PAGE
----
The Power Of The Dog (Review)

⭐⭐⭐ (Good)

Director: Jane Campion
Starring: Benedict Cumberbatch, Kirsten Dunst, Jesse Plemons, Kodi Smit-McPhee, Thomasin McKenzie
Certificate: 12A
Run Time: 126 mins

The Power Of The Dog is director Jane Campion’s first feature film since 2009’s Bright Star. Her foray into the Western genre is set in 1920s Montana but filmed in Campion’s native New Zealand. This is an existential piece centred on power dynamics. 

Phil (Benedict Cumberbatch) and George Burbank (Jesse Plemons) both live and run a profitable ranch and are the polar opposite of each other. Phil is a serpent-like, slippery and angry presence who has a disregard for personal hygiene and revels in his unkemptness. George is a more introverted and kind-hearted individual. He doesn’t really fit in with the gang, even though the gang display signs of respect. Phil simultaneously bullies and relies on George, often calling him ‘Fatso’. Phil displays an admiration for Bronco Henry, a figure who we do not see in the film, who acted as a mentor to him and possibly served a more homoerotic function. When their gang dine at an inn run by Rose (Kirsten Dunst), a former cinematic pianist, Phil belittles her effeminate son, Peter (Kodi Smit-McPhee) to the point of driving Rose to tears. George comforts her and the pair then fall in love, with Rose ultimately moving in to the house, sending Phil in to a seething, incandescent rage. Phil taunts Rose and has nothing but disdain for her, driving her to the point of alcoholism and depression. This dynamic is further disturbed by Peter, a young adult who struggles to fit in with his homosexuality. He makes paper flowers and is studying to be a surgeon and his arrival at the house marks as a turning point in the relationships between the characters. 

The Power Of The Dog is an atmospheric, slow-burning yet fascinating character study from the revered director. It features some brilliant performances. Benedict Cumberbatch gives possibly a career-best performance as Phil, a man with a masculine crisis. He conveys the seething and bullish nature of the character perfectly, going to great depths with his method acting by chain smoking to the point of nicotine poisoning and refusing to bathe and interact with Kirsten Dunst. A scene mid-way in the film where Rose is practicing the piano for a later dinner is particularly chilling as she struggles to perform the piece and Phil cruelly plays it faultlessly on his banjo out of sight. This is a masterful performance and one of the best of the year.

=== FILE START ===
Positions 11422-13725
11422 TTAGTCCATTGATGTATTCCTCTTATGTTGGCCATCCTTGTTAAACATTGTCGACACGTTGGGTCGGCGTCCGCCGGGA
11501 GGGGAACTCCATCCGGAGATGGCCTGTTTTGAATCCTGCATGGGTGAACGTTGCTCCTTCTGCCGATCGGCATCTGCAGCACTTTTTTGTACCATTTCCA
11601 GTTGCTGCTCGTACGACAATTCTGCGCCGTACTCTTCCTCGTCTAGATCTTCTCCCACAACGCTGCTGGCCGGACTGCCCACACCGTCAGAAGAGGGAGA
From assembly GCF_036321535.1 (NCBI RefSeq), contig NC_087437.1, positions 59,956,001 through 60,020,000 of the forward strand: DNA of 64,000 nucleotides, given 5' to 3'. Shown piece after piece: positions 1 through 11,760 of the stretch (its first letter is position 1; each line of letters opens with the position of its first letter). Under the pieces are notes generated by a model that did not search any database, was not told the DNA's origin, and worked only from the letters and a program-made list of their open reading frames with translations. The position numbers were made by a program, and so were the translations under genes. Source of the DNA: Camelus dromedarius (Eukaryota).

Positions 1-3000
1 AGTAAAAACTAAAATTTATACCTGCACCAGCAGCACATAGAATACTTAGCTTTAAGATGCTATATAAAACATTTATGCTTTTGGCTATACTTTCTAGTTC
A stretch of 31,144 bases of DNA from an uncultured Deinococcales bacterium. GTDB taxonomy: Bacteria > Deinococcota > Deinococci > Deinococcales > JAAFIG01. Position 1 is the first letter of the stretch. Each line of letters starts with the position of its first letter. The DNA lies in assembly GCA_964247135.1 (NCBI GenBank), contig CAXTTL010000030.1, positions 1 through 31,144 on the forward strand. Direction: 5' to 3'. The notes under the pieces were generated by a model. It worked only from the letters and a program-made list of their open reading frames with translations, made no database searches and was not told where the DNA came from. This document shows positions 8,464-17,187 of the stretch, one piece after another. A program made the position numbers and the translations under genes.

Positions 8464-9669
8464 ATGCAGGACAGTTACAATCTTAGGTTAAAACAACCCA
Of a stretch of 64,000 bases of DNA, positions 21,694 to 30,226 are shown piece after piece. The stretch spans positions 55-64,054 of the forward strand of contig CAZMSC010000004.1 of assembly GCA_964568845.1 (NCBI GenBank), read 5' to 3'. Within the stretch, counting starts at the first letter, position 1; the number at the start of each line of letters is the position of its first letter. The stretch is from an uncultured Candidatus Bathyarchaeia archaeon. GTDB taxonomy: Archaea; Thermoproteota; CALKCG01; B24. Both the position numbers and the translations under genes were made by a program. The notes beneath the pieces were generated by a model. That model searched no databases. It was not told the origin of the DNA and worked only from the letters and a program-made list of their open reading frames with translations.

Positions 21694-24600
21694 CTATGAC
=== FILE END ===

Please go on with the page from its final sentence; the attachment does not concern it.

Jesse Plemons is reliably strong as George and Kirsten Dunst also makes an impression as Rose, although her character is sidelined as the film progresses. Kodi Smit-McPhee is excellent as Peter, even if he is rather old for the role, but the brilliance of his performance lies in that he doesn’t convey what his character agenda is. Smit-McPhee is no stranger to the Western with his electrifying performance in Slow West

Technically, the film is handsomely shot by Ari Wegner, whose captivating vistas of the Western landscape invoke wonder and magic. There is a pensive string-based score by Jonny Greenwood, which brilliantly assists in creating an uneasy atmosphere. 

The Power Of The Dog is an enigmatic experience with powerhouse performances. It is deserving of its praise and the unexpected fierce ending creeps up on you. Although the film is slow in its pacing, the ending asks the audience to reconsider what you have witnessed and you’ll want to watch it again to piece the character motivations, where it is a richer and more multi-layered experience. 

⭐⭐⭐ (Good)

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